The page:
Gold Rush: Contributing Factors to the Development of the State.
On January 24th, 1848, one of the biggest discoveries in California took place. Not one single event affected the state more than when gold was discovered in the mountains of the Sierra Nevadas. Before "gold fever" struck many were very reluctant to head west to California in search for a better life. This discovery produced a frenzy among the people and brought gold seekers to the west from far lands all over the world who abandoned their jobs to try their luck at striking it rich. The government jumped at the chance to exploit California and the idea of getting rich quick. The impact of the gold rush in 1848 was significant in many respects such as change in population, labor relations, politics and social power. .
The discovery of gold in California was a huge opportunity for California to profit at the expense of the hopes and dreams of thousands of gold hunters. Everyone stopped whatever they were doing in their lives and all focus was put on gold. "the blacksmith dropped his hammer, the carpenter his plane, the mason his trowel, the baker his loaf, and the tapster his bottle. All were off for the mines, some on horses, some on carts, and some on crutches, and one went on a litter" By the end of the year in 1848, thousands of Europeans as well as others had traveled from far to California and many more people were on the way. Because of the sudden growth of popularity of California, the first transcontinental railroad, which was originally planned to be constructed in Oregon, was detoured to the valleys and mountains of California in 1849. This enabled more and more people to be transported to the state in a very short amount of time. .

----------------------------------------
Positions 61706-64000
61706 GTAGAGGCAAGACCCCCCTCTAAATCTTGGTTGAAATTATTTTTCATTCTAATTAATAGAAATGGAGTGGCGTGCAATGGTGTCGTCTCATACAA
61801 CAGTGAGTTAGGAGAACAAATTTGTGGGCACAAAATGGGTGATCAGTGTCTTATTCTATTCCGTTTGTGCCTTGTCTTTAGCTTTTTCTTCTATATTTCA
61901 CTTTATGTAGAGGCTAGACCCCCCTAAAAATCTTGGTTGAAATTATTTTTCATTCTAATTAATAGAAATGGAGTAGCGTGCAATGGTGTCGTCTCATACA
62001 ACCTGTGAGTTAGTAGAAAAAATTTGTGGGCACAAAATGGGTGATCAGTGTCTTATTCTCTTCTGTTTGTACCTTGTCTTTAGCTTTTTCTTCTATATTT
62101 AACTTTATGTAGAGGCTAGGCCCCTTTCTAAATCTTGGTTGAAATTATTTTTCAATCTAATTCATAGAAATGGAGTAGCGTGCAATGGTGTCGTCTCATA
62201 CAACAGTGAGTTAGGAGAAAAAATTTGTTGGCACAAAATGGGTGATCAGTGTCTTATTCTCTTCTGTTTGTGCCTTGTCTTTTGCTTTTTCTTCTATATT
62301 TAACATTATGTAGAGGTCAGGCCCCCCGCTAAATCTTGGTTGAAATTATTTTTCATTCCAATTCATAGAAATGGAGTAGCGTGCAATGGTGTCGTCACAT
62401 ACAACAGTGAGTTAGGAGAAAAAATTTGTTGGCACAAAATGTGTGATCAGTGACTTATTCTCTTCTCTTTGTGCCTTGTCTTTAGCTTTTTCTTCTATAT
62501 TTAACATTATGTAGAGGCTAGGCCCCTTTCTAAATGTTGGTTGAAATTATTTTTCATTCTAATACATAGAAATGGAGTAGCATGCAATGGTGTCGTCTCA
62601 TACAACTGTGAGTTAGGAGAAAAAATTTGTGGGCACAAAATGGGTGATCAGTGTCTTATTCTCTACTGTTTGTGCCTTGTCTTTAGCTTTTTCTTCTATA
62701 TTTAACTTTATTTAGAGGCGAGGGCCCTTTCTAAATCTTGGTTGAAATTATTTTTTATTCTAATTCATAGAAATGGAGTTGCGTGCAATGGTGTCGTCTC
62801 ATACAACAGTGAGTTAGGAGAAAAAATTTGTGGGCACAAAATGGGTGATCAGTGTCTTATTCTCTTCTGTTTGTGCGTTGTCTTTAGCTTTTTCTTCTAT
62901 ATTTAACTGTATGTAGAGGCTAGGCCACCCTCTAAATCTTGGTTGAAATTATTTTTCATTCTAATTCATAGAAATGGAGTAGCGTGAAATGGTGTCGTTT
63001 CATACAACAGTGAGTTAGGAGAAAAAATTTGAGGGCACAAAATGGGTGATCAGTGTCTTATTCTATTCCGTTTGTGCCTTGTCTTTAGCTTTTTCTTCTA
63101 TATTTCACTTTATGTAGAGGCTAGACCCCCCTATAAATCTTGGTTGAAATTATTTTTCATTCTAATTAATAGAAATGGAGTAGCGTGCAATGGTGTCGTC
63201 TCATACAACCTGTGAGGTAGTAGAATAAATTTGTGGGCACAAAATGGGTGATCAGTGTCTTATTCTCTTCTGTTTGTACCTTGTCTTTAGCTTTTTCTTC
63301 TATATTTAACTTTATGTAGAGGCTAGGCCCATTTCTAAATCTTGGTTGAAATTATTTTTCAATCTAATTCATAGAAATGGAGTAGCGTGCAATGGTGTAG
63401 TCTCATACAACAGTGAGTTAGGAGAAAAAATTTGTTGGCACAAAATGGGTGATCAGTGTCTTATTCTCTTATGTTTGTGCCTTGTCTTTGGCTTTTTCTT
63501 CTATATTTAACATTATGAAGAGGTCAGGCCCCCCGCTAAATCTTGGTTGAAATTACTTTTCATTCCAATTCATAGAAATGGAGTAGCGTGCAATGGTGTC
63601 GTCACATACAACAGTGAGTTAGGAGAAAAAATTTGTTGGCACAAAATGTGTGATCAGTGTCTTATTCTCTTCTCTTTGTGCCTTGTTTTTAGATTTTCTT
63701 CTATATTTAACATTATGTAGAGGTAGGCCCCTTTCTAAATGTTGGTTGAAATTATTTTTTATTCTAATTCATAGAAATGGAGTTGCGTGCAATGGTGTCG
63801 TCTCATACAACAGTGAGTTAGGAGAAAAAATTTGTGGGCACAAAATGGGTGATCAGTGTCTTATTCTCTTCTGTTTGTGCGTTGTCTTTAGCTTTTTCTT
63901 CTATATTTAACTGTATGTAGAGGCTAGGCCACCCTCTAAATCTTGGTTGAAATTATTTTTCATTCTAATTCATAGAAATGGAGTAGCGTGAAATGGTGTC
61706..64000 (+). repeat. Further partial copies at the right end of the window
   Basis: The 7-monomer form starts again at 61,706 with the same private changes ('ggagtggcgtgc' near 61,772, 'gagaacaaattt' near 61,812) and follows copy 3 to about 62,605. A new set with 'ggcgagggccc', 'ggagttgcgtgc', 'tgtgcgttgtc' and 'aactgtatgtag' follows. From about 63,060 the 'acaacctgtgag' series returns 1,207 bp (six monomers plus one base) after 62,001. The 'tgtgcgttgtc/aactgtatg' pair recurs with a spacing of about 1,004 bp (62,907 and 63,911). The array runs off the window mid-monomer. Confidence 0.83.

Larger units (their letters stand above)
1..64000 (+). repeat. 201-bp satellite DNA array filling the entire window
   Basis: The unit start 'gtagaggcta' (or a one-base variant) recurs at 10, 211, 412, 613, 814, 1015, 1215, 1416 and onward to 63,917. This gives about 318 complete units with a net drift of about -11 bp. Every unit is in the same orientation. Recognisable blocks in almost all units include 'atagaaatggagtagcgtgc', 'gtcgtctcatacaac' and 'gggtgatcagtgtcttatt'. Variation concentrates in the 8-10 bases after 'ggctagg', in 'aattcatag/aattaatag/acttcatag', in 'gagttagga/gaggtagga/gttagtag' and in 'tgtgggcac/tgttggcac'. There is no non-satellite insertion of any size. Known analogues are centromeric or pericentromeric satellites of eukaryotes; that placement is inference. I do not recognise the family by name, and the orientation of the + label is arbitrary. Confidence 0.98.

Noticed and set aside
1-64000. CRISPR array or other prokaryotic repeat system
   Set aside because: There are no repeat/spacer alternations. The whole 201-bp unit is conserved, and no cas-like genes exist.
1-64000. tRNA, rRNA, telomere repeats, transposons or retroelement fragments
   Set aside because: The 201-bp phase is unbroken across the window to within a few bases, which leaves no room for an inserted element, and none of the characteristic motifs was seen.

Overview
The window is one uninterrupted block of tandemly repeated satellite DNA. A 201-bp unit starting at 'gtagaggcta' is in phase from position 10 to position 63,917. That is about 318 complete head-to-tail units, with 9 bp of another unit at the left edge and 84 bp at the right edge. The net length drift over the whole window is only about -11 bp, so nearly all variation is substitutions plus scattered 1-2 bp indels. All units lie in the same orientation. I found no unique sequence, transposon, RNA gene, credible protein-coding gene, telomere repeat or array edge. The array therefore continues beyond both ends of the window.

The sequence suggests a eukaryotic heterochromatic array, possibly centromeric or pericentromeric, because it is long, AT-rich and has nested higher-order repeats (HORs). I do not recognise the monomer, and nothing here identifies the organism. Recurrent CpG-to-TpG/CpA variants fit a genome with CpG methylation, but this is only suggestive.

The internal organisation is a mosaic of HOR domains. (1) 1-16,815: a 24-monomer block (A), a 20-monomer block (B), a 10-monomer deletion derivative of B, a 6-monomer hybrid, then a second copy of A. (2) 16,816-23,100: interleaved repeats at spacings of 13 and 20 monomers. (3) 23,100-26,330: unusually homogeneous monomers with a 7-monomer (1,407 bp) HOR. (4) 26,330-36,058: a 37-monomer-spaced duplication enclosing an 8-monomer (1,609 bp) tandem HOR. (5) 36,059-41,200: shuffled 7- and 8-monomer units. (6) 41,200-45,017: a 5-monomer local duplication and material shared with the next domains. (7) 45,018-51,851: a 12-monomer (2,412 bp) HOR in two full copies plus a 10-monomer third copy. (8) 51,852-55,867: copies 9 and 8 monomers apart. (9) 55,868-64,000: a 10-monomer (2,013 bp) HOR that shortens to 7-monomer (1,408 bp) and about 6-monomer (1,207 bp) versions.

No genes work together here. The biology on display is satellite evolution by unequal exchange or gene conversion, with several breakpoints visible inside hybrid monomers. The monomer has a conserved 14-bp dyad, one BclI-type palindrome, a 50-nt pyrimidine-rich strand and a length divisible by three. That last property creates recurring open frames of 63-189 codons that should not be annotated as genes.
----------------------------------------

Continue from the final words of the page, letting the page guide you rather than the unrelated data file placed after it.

All of the men and women who traveled to California had a vision. This vision included wealth and riches but unfortunately the reality of it was that very few were going to strike it rich and leave the mining towns wealthy people.